When it comes to living legends in country music, there aren’t many better than Randy Travis.
Though he hasn’t been able to perform in recent years after suffering a stroke in 2013, Randy has remained active in the country music community, making appearances to support up-and-coming artists as well as honor the legends.
Just recently, Randy showed up to pay tribute to the legendary George Jones during the Still Playin’ Possum tribute concert, joining Justin Moore and Joe Nichols onstage as they performed “A Few Ole Country Boys,” Randy’s 1990 duet with Jones.
And last week, Randy was in Texas to support some of country’s best up-and-comers at a show ahead of the ACM Awards showcasing the Grand Ole Opry’s 2023 Opry NextStage class.
One NextStage artist who got to spend some time with the legend was ERNEST, who posted a photo of the two to his Instagram after the show:
The opportunity to spend time with Randy Travis was a special one for ERNEST, who told Whiskey Riff during an exclusive interview that despite that fact that ERNEST got his start as more of a country rap and hip hop artist, he still grew up listening and drawing influence from Randy Travis:
“Randy Travis has always been around and coming out of the radio and different CDs growing up.
‘Deeper Than the Holler’ and ‘Honky Tonk Moon’ are a couple of my favorite songs. And just his voice…
He has a very addictive voice. Randy Travis’ voice is very addicting, and it’s memorable and you know it as soon as you hear it. That’s something that not every artist has. The great ones do, and he’s a great one…
If there was a created player for all the attributes you need to be a country singer, I feel like Randy Travis is 99s across the board.”
And while ERNEST admits that he’s a “little bit of a hybrid,” the influence of guys like Randy Travis is obvious in his fiddle-and-steel soaked songs like “Flower Shops” and “If You Were Whiskey,” and even in his authentic songwriting on songs like his latest release “Takes After You.”
So for ERNEST, the opportunity to talk to Randy before his show was one that he couldn’t pass up:
“I’ve always looked up to him. One of the coolest parts of my job, and I think other artists would agree, is your heroes not only become accessible, but you have an unspoken bond because of what we’re doing.
It removes the barrier of, ‘Oh my God, I’m a fan talking to Randy Travis’ to, with honor and respect, carrying a torch that they carried before us…
The nerves don’t go away. You’re still like, ‘Oh my God.’ But y’all are in the same world and you’re doing the same thing and there’s a mutual respect. It’s hard to explain that feeling but it’s great because it takes away a lot of the small talk.
You can still get into small talk but at the end of the day you’re looking at each other like, ‘Hey, we inspire each other,’ which is awesome.”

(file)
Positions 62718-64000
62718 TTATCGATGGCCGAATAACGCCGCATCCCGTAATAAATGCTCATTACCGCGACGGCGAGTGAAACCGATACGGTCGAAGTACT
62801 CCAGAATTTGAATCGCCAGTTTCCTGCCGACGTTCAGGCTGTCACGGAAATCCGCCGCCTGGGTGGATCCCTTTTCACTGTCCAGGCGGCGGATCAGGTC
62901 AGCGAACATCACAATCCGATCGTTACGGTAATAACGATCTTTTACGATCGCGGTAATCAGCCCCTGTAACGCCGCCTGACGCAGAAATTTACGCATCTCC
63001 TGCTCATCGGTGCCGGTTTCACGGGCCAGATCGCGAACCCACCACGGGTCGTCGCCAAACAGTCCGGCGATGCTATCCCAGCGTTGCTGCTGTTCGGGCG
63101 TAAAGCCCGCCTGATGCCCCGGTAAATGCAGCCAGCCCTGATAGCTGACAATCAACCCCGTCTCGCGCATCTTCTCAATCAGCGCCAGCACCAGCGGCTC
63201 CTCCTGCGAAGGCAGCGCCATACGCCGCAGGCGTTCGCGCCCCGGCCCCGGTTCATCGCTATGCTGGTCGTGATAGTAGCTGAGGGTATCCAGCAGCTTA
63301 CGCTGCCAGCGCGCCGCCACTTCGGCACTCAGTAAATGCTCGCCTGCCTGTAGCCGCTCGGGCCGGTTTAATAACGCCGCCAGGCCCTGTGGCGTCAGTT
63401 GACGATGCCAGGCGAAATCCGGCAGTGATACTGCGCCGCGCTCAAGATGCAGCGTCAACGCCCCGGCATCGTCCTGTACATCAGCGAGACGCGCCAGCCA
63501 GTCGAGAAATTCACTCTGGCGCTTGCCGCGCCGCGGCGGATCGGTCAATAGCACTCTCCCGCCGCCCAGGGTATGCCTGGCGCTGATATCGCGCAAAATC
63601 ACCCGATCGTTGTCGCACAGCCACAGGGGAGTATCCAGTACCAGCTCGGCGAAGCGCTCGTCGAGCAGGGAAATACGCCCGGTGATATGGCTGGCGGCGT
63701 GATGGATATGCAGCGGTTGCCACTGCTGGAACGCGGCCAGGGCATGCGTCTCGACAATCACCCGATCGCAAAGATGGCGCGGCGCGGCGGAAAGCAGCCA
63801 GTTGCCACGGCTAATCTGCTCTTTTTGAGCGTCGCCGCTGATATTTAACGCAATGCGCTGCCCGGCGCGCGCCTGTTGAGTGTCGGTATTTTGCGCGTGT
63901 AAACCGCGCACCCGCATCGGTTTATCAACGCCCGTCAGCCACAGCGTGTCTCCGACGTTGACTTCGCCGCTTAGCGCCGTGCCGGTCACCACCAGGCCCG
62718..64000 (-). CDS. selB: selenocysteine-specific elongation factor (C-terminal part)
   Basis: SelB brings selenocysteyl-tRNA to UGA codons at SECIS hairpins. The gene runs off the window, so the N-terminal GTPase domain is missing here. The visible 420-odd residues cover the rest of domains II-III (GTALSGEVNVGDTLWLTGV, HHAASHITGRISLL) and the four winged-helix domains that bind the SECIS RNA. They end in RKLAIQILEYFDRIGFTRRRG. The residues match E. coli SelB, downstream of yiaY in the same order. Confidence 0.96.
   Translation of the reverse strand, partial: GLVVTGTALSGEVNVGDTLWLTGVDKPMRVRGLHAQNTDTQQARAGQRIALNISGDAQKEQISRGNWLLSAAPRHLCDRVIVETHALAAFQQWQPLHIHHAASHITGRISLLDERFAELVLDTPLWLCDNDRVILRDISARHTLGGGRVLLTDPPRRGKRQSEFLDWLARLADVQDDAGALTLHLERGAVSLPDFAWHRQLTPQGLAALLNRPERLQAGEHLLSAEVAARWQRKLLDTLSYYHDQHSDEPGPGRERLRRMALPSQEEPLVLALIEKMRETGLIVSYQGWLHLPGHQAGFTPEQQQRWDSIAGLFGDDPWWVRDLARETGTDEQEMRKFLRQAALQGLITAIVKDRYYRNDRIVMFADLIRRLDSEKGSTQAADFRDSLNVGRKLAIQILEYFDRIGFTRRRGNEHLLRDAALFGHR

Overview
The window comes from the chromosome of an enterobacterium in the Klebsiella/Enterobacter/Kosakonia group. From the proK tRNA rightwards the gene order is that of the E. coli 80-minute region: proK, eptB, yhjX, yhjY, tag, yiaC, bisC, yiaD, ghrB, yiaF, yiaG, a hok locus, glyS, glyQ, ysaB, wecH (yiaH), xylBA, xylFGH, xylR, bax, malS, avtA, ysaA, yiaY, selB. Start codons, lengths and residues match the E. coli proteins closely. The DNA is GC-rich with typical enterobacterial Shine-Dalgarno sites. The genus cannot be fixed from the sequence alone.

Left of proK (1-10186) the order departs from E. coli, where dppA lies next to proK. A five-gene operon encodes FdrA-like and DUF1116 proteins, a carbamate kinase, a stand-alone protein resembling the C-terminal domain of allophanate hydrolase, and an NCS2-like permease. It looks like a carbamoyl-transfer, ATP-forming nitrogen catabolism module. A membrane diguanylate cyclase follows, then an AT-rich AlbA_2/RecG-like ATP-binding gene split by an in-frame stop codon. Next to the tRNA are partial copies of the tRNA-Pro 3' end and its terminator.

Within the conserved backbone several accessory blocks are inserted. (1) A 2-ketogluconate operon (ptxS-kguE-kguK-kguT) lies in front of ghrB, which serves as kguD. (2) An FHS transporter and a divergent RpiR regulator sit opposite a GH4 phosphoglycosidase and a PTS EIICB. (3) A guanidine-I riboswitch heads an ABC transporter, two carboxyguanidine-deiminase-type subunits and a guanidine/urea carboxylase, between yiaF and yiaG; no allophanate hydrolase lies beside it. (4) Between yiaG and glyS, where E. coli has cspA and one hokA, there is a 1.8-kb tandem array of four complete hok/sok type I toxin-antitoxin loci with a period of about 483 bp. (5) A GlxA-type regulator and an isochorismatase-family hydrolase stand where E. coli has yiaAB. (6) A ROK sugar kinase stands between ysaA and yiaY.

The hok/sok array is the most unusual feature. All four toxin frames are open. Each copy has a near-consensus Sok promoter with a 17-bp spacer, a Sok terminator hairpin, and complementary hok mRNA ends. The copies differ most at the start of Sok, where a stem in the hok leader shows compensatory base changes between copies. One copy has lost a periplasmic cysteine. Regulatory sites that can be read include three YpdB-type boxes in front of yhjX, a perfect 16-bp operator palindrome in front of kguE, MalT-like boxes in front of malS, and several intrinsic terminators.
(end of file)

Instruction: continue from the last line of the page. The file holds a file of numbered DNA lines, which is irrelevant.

And knowing that his heroes like Randy Travis are sitting out in the audience is something that ERNEST says fires him up on stage:
“It’s just special. It fires me up. I don’t know if it makes me nervous but it’s just like, I’m singing for that person. I want to make them proud.
Especially Randy, because Randy can’t physically do the things he’s done, so for him specifically, I want to put on for him and make him proud. And I know that he wishes he could, but I know that he truly, thoroughly enjoys watching people up on stage having a good time.”
And ERNEST even has a personal connection to the legend: His wife Delany’s father is Robb Royer, who was not only a founding member of the 1970s rock group Bread, but he’s also a songwriter who’s written songs like John Michael Montgomery’s “Sold (The Grundy County Auction Incident),” as well as hits for Mary Chapin Carpenter, Restless Heart, and many more.
And he also wrote a song that was recorded by Randy Travis, “Raise Him Up” from his 2002 album Rise and Shine.
ERNEST talked about him and his wife getting to speak with Randy Travis for the first time back in 2021 about the song that her dad wrote:
“I introduced them and connected those dots for him and he couldn’t believe it. Obviously he remembered that, that was an impactful song for him too.
So now we kind of already had that rapport when I’ve seen him the next couple times. It feels like old friends.”
It’s a friendship that Ernest hopes he can grow and keep up (obviously, who wouldn’t want to be friends with Randy Travis?).
“If it’s a bromance, I would love to be in a bromance with Randy Travis.
He’s such a cool dude. He’s got swagger for days.”
I personally love seeing newer artists who have so much respect for the legends of the genre – and from talking to ERNEST, it’s clear that he has nothing but respect for a legend like Randy Travis.